[ Addendum 20240327: There's a hint that Sarah Elazar is on the trail, and I think I remember that she has sent someone to investigate the cargo hold, but it's not clear that they would have been able to stop Purvis. ]

  2. Hunter Hale

    Shuttles are supposed to take the Volunteers back to Earth when their service is complete. The Shuttle Bay flight control staff have recently noticed that the shuttles are not going straight back to Earth, but are stopping somewhere else just after leaving, and then proceeding to Earth on a slightly altered course.

    What's really happening is that the shuttle pilot, Hunter Hale, makes a stop at the Psychotronics airlock and drops off some or all of the Volunteers so they can be turned into Neuromods.

    Alex is paying Hale five times the normal salary to keep his mouth shut about this, but HR has noticed and is asking questions about it. Between the flight control staff and HR, the truth is going to come out.

    [ Addendum 20240327: The security staff has brought the suspicious shuttle course to the attention of Sarah Elazar, who is going to investigate. ]

  3. Sarah Elazar

    Elazar suspects that the Yus are up to something dirty. She doesn't know what yet, but she's going to find out.

  4. Disappearing neuromods

    Everyone seems to be pilfering neuromods. Emmanuella Da Silva has some stashed in the drop ceiling of the Shuttle Bay locker room. Yuri Kimura has four under her desk, and Elias Black is blackmailing her. Lorenzo Calvino has some in both of his secret safes. Lily Morris has them hidden in the fire alarms in half a dozen places around the station. That dumbass Grant Lockwood has tried to walk back to Earth with his stolen neuromods.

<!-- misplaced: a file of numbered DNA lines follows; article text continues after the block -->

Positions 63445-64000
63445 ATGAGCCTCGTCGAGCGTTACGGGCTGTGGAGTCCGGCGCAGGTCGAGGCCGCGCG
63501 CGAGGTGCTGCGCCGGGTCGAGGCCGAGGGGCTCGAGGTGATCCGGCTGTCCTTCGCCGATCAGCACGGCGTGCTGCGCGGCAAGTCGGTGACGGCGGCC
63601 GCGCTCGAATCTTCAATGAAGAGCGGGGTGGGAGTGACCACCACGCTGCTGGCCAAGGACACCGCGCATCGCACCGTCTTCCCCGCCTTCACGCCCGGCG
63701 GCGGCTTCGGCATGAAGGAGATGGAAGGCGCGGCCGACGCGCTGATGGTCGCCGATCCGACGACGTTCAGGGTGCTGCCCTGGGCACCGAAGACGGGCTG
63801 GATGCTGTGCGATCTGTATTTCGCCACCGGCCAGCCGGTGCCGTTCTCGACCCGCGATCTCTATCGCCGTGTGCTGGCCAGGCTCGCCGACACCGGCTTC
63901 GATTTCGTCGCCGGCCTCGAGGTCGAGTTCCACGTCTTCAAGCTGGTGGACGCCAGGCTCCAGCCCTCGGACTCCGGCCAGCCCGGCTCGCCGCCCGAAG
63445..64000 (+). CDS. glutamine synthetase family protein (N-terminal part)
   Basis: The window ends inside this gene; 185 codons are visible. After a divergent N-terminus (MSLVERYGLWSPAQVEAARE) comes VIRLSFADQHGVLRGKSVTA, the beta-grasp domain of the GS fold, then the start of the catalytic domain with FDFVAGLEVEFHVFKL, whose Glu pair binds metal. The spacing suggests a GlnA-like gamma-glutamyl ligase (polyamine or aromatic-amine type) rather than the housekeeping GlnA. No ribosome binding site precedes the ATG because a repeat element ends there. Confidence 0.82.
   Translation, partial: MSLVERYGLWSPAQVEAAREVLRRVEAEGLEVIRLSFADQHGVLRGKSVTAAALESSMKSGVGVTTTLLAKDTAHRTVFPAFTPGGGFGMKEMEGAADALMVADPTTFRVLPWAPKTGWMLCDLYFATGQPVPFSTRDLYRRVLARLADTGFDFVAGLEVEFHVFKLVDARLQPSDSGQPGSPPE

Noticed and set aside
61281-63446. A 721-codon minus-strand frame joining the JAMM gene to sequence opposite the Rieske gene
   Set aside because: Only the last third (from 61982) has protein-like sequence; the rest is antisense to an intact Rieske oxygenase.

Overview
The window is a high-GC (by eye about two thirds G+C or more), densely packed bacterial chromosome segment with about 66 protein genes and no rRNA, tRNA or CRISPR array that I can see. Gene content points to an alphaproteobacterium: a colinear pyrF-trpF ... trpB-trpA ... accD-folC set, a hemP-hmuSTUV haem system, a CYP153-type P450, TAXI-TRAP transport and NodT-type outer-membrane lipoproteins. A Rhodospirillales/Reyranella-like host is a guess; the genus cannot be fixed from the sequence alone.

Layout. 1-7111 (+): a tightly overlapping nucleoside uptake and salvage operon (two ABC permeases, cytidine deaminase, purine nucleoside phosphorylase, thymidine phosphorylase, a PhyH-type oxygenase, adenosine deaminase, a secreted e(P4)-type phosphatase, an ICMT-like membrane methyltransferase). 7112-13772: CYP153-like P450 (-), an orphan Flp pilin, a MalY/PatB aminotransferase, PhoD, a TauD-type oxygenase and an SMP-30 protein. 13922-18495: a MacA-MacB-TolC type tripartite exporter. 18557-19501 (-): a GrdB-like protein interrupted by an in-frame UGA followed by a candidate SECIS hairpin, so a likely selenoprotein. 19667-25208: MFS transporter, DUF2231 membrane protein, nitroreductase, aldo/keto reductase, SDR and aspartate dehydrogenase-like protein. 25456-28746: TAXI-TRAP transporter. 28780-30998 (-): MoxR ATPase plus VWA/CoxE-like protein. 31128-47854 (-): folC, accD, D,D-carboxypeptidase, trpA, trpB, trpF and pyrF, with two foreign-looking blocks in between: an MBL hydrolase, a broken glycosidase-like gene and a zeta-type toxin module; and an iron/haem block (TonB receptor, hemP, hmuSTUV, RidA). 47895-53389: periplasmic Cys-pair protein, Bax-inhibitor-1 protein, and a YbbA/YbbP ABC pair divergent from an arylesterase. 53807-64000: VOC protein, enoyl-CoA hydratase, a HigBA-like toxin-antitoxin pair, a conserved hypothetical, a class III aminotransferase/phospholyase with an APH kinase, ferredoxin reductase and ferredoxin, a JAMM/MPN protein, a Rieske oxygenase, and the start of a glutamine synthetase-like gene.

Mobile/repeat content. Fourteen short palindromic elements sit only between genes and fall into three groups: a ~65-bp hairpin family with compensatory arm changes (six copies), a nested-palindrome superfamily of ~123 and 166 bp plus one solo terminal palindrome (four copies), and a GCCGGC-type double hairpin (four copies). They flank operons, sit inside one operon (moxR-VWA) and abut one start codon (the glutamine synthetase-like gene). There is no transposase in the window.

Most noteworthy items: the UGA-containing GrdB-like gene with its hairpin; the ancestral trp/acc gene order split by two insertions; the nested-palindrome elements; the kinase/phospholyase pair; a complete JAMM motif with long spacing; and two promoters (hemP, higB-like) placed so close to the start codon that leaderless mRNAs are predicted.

I probably missed a few, they're all over.

    (I said none of this would come to light until after February 22, but it won't be long before someone wonders what became of Lockwood. It's also possible Alex will find out about the Lily Morris conspiracy that day, from Eddie Voss. I almost feel sorry for Alex.)

    [ Addendum 20240327: Elazar, as usual, is on the ball. She knows Lockwood is missing and has dispatched someone to find him. ]

Minor shit

Not giant disasters, but troublesome nevertheless.

  1. Lorenzo Calvino

    It won't be long before someone, probably Miyu Okabe, figures out that Lorenzo Calvino has a severe, progressive mental impairment.

  2. Price Broadway

    Broadway, the alcoholic in Waste Processing, is endangering everyone's lives by leaving empty vodka bottles in the eel tanks. His supervisor knows and has reported him to HR. She says HR will help, but I imagine they'll just fire him.

    Maybe he'll end up on Hunter Hale's shuttle home.

  3. Volunteers

    What's up with the Volunteers in the dormitory in Neuromod Division? Some of them are stealing and selling supplies. Other are stealing dangerous equipment and weapons. What for?

Drama drama drama

Even without the Typhon, Prey could have been a great game!

You play Morgan, of course. The first fifteen minutes are the same, right up until Bellamy would have died.

When you wake up for the second time on March 15, you figure out what is happening, and confront the Sim Lab staff. You escape, go rogue, and make your way to the Arboretum to confront Alex. Meanwhile all sorts of stuff is going down. Alton Weber is on a rampage in Life Support. Josh Dalton is loose in the GUTS. You'll have to deal with him to get to the Arboretum. (What, did you think you were going to take the elevator?) Somewhere along the line you find out about Purvis in the cargo container and have to decide how to handle that. And then Mendez changes the billboards and there's a panic…

What else?

A lot is happening on Talos I. I probably left something out.

(The shortage of escape pods doesn't count. Someone would have noticed long ago that there aren't nearly enough. I think we have to assume that there are more escape pods than we see in the game. Perhaps Morgan's simulation omitted them.)

(And in my headcanon, that poor schmuck Kevin Hague never does find out his wife has cheated on him with the asshole football star.)

Let me know what I missed.